Posted in | News | Nanofluidics

Study on Development of Nanodroplets in Aqueous Solutions of Polar Organics

Credit: GooDween123 /

Researchers in Russia have come together to better understand the heterogeneous nature of a polar organic liquid mixed with water. They used laser light as an instrument in two ways - phase microscopy and dynamic light scattering, which allowed them to show the presence of stable nanodroplets of tetrahydrofuran (THF) in the bulk of aqueous electrolyte solutions and to formulate a new theory that illustrates the spontaneous generation of heterogeneous nanoparticles in aqueous solutions of polar organic solutes in terms of nanodroplet development due to "twinkling" hydrogen bonds.

So far it was assumed that heterogeneous particles in binary mixtures of polar organic compounds could either be giant stable molecular complexes or gas nanobubbles, formed by the molecules of the solvent or solute.

Recently, a research team comprising of scientists from four Moscow institutions used THF, which has immeasurable solubility in water and which, in aqueous solutions of low THF concentrations, facilitates observation of abnormally high scattering of light because of the spontaneous formation of certain heterogeneous centers. This was explained in a paper published in the Journal of Chemical Physics, from AIP Publishing.

Integrating dynamic light scattering with an innovative experimental method known as laser phase microscopy that can calculate the refractive index of nanometer-scale objects in liquids as well as their sizes, helped them to establish that the nanodroplets being observed in aqueous mixtures of THF at low concentrations essentially contain pure THF.

"We began by repeating previous laser light scattering experiments using dynamic light scattering, which actually confirmed the abnormally high level of scattering in this concentration range; demonstrating that the scattering centers are nanometer-scale particles.

N.F. Bunkin, a professor from Bauman Moscow State Technical University

Since the two pure liquids are blended in a fixed ratio, these particles must contain THF and water in a specific ratio. The issue, however, is that the light scattering experiments cannot be used to establish the percentage of these components in the scattering particles.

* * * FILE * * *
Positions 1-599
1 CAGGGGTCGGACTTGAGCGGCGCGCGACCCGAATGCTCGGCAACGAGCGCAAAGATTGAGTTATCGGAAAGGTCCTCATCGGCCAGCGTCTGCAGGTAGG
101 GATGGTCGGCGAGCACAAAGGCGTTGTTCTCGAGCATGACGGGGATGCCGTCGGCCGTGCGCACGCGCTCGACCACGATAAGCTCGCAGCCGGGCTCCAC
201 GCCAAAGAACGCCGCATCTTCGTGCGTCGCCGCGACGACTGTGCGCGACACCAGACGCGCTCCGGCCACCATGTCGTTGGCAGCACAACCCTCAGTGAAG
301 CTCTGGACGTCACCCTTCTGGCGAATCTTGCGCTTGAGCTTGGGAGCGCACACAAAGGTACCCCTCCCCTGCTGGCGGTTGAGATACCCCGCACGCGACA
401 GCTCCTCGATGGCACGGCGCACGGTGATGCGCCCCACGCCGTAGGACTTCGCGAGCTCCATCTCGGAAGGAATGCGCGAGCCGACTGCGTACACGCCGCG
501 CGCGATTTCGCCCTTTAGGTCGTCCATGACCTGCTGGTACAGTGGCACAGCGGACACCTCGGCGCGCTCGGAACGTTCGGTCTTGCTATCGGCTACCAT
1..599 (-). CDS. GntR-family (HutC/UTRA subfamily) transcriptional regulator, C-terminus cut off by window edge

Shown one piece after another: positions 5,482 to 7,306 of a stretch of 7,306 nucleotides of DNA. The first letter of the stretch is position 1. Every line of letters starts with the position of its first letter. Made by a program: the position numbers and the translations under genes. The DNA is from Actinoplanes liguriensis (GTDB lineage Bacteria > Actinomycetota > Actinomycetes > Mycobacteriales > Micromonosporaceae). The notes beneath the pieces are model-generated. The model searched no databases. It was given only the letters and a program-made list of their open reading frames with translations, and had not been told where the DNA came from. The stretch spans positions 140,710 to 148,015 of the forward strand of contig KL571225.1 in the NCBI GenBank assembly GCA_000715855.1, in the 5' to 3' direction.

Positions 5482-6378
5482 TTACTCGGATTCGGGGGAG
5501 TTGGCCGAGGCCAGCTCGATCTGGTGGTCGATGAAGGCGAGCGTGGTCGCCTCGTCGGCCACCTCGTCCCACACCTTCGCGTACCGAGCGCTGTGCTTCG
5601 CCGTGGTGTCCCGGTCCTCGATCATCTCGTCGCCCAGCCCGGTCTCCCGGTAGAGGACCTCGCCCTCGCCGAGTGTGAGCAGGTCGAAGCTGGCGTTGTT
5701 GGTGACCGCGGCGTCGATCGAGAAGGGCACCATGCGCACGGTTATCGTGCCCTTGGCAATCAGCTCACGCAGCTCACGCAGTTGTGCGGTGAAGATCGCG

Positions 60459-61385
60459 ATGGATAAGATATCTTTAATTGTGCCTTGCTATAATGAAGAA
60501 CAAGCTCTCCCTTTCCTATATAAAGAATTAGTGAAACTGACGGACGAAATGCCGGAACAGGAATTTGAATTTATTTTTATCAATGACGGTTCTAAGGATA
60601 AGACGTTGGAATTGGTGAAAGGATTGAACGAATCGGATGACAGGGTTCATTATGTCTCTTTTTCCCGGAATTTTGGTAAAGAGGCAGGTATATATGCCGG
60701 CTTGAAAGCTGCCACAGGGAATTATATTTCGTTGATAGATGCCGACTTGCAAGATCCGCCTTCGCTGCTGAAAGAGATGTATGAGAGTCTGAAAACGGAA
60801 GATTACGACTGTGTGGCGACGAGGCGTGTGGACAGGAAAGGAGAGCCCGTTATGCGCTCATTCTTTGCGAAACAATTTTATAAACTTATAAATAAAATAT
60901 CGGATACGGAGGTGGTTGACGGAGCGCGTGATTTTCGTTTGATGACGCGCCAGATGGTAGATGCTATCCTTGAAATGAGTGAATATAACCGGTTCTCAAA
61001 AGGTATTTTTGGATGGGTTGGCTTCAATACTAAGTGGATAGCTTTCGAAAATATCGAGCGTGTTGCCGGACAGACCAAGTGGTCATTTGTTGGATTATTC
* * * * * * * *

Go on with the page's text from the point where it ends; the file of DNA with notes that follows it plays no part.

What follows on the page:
We managed to solve this problem by using a unique phase microscope that we developed in collaboration with other scientists from Russia; one that can measure not only the size of the nanoparticles in a liquid, but also determine their refractive index.

We found that the refractive index of the scattering objects in THF-water mixtures practically coincides with the refractive index of pure THF though, in accordance with the reference data, such THF nanodroplets just cannot exist in the solution of such concentration.

N.F. Bunkin, a professor from Bauman Moscow State Technical University

However, neither the experiment nor the development of the new microscope was the major challenge to the researchers, instead it was the formulation of a theory that incorporated and clarified their results.

Intuition hints that the spontaneous development of pure THF droplets in dilute aqueous solutions should be in some way controlled by the parameters of the interaction of THF molecules and water via hydrogen bonding.

The THF molecule can either form a hydrogen bond with the neighboring water molecule, or not. If a large quantity of THF molecules that is localized in a nanometer-scaled area of the liquid solution concurrently break the hydrogen bonds with the neighboring water molecules, a nanodroplet of pure THF is produced in this area. This was observed in this experiment.

The team is keen on exploring the subsequent steps in this research. The kinetics of nanodroplet nucleation is not yet within the scope of their projected model. They are planning to undertake similar experiments with aqueous solutions of organic liquids from the furan group which has diverse dipole moments and polarizability, and with solutions of water isotopes (D20, H20 and deuterium depleted water) that have varied energies of intermolecular hydrogen bond and to investigate the role of dissolved gas.

Tell Us What You Think

Do you have a review, update or anything you would like to add to this news story?

Leave your feedback
Your comment type

While we only use edited and approved content for Azthena answers, it may on occasions provide incorrect responses. Please confirm any data provided with the related suppliers or authors. We do not provide medical advice, if you search for medical information you must always consult a medical professional before acting on any information provided.

Your questions, but not your email details will be shared with OpenAI and retained for 30 days in accordance with their privacy principles.

Please do not ask questions that use sensitive or confidential information.

Read the full Terms & Conditions.